Here’s Why SDEs and Add-Backs are More Important Than You Think

Team Acquira
-  March 22, 2024
What You’ll Learn
  • How add-backs and SDE impact a business’s valuation and sale price.
  • What the real earnings and potential profitability of a business are.
  • Why understanding SDE is crucial for accurate business valuation.
  • How to differentiate between essential and non-essential expenses.
  • Why buyer due diligence is vital before purchasing a business.

If you’re thinking about jumping into the world of acquisition entrepreneurship, making sure you pay just the right amount for a business is an absolutely critical task. 

One way to get it just right is to thoroughly understand add-backs and Seller’s Discretionary Earnings (SDE) – two financial concepts that are often confused but can have a big impact on valuation.

Add-backs help identify expenses that won’t apply to you as the new owner, ensuring you’re not overpaying for the business based on its true earning potential

Acquira had the opportunity to sit down with Brittany Green, a certified valuation analyst with Green Appraisal, to learn more about the realities of SDE and add-backs.

SDE vs Add-backs

Both terms are crucial when evaluating the financial health and value of a small to medium-sized business, especially in the context of a sale or acquisition, says Brittany. However, they often lead to confusion due to their nuanced differences. 

“There’s a considerable difference between the two,” she says.

Seller’s Discretionary Earnings (SDE) is essentially the total financial benefit one individual owner-operator would derive from a business in a single year. 

It represents the pre-tax earnings of the business before deducting owner compensation, interest, taxes, depreciation, and amortization but after adding back certain discretionary, non-operating, or non-recurring expenses.

These might include the owner’s salary, personal expenses run through the business, one-time costs, or other discretionary expenses.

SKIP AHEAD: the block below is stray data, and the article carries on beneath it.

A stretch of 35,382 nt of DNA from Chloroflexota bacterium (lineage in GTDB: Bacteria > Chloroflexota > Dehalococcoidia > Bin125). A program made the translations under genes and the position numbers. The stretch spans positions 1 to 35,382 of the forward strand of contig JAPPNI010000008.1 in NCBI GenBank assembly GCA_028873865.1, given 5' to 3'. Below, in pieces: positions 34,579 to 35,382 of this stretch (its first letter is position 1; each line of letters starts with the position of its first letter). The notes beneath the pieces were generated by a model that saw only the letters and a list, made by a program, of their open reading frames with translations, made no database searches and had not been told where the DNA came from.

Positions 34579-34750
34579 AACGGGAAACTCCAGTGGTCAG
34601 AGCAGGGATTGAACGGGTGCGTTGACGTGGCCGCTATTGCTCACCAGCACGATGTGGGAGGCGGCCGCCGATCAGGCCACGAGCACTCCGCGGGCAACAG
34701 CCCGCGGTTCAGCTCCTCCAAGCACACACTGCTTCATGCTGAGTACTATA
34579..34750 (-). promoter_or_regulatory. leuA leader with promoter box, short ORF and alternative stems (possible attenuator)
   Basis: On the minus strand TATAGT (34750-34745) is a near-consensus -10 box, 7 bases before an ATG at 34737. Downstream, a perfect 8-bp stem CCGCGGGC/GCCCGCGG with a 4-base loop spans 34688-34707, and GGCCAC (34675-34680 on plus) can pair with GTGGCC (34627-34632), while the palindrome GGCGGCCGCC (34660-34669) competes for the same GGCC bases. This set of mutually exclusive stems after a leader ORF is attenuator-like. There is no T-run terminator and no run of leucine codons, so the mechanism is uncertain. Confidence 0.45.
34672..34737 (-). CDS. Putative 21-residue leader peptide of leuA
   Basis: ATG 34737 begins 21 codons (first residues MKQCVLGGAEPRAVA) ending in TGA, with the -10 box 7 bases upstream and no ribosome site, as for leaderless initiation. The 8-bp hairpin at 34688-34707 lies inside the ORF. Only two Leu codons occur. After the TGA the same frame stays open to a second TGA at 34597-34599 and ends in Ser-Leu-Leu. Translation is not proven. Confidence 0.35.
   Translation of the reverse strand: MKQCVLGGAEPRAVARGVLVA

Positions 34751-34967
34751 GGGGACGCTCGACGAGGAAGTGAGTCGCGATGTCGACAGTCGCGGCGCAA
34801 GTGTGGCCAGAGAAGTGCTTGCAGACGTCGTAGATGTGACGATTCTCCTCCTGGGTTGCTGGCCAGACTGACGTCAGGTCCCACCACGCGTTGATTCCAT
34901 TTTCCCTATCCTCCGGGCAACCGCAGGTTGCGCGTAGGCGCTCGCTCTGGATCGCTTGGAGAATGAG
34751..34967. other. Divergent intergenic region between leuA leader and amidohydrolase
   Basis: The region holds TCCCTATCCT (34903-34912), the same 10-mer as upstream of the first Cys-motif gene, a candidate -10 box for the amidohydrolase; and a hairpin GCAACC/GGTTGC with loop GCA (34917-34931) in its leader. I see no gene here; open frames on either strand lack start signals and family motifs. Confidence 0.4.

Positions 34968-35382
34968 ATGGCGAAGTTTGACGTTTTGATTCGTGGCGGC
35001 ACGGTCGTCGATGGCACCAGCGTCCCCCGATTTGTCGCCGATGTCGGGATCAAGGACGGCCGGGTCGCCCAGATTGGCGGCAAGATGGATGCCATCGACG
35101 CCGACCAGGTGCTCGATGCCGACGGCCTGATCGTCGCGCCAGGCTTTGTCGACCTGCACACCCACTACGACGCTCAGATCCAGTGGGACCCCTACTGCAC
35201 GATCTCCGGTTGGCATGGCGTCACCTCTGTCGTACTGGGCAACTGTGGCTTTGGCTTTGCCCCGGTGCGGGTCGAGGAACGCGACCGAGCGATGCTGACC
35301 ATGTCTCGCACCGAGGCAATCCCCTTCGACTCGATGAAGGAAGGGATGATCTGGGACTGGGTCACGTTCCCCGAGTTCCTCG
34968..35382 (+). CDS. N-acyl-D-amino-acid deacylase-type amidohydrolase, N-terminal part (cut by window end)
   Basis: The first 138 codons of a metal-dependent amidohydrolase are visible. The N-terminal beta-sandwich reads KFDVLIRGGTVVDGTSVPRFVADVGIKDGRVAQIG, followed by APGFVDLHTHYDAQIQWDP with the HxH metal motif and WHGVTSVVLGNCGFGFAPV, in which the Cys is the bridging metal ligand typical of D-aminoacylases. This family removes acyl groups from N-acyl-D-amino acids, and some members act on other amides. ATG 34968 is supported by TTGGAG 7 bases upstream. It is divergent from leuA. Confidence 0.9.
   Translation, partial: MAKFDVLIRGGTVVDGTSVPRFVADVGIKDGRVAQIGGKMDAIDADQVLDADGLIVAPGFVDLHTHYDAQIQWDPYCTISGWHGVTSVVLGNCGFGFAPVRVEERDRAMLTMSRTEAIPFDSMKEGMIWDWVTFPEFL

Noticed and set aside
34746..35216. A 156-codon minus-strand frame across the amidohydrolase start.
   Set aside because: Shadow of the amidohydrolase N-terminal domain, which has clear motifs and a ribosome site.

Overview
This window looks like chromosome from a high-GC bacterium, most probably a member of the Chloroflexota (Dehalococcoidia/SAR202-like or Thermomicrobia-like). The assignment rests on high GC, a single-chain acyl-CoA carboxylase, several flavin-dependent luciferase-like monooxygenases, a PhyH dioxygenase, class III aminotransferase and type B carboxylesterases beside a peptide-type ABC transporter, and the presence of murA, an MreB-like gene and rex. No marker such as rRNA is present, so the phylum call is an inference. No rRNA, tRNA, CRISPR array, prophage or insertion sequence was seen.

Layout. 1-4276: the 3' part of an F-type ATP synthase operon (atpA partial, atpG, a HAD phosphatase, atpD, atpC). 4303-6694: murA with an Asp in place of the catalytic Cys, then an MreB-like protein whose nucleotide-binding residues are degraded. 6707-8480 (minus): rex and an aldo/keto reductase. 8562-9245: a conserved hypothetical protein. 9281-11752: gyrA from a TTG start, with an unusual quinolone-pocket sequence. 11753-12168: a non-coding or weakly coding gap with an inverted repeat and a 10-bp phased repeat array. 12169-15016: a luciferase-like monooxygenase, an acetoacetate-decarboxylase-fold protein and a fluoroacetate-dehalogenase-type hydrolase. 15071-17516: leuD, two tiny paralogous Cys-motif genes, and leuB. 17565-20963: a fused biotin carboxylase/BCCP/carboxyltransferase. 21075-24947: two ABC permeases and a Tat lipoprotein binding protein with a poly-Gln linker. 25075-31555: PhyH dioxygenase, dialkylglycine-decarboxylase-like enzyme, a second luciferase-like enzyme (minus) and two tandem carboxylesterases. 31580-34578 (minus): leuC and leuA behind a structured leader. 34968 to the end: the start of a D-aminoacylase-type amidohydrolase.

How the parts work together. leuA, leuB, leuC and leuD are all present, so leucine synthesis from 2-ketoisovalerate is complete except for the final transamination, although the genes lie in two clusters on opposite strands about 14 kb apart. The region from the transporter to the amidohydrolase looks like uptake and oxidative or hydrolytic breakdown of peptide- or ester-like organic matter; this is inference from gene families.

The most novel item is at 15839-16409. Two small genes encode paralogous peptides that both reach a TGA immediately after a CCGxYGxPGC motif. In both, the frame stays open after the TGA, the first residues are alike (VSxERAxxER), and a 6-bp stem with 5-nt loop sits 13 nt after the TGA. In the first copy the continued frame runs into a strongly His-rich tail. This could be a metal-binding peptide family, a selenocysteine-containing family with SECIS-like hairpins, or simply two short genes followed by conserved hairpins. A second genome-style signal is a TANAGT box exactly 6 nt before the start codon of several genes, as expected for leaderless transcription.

Add-backs are specific expenses that are added back to the business’s profits to more accurately represent its financial performance. 

These are adjustments made to the reported profit to reflect the true economic benefit to the owner. 

Common Add-Backs

Common add-backs include the owner’s salary above market rate, personal expenses disguised as business expenses, depreciation, and interest expenses. 

They can include:

  1. Personal Expenses: Such as personal travel, entertainment (e.g., buying Taylor Swift tickets through the company), and personal vehicle expenses (insurance, inspections, smog tests).
  2. Non-Recurring Expenses: Costs associated with specific events like relocation or legal disputes and the launch of new product lines. Brittany says she has worked on a valuation for a medical device company that frequently launches new products, as an example with a lot of non-recurring expenses.
  3. Excessive Perks or Benefits: Luxuries such as club memberships or extravagant meals. Brittany says she valued a survey company where country club memberships were used to entertain vendors and customers, which would be considered a personal expense.

“So essentially, the way that we can look at this is that add-backs add up to your seller’s discretionary earnings, which is why they sometimes get interchanged and misused,” says Brittany.

The goal here is to present a clearer picture of the company’s operating performance and its potential profitability to a new owner, says Brittany.

“We want a clearer picture of the business’s earning potential,” she says. 

Add-backs help identify expenses that won’t apply to you as the new owner, ensuring you’re not overpaying for the business based on its true earning potential.

Why Does this Matter when Buying a Business?

Brittany says the amount that is included in the add-backs can dramatically change how much a business is valued at – and, accordingly, how much you’ll have to pay for it. 

Let’s look at an example that illustrates the impact of add-backs and SDE in a business valuation scenario, especially when dealing with two owners, each drawing a salary of $150,000. 

To make this example clear and relatable, we’ll consider a business with a basic profit and loss statement before diving into the valuation nuances.

Initial Business Financials:

  • Net Profit (Before Owners’ Salaries): $500,000
  • Owners’ Salaries (Total for Two Owners): $300,000 ($150,000 each)
  • Other Discretionary Expenses: $50,000

In this scenario, to calculate the SDE, we start with the net profit and add back any expenses that wouldn’t necessarily apply to a new owner. These include the owners’ salaries and other discretionary expenses.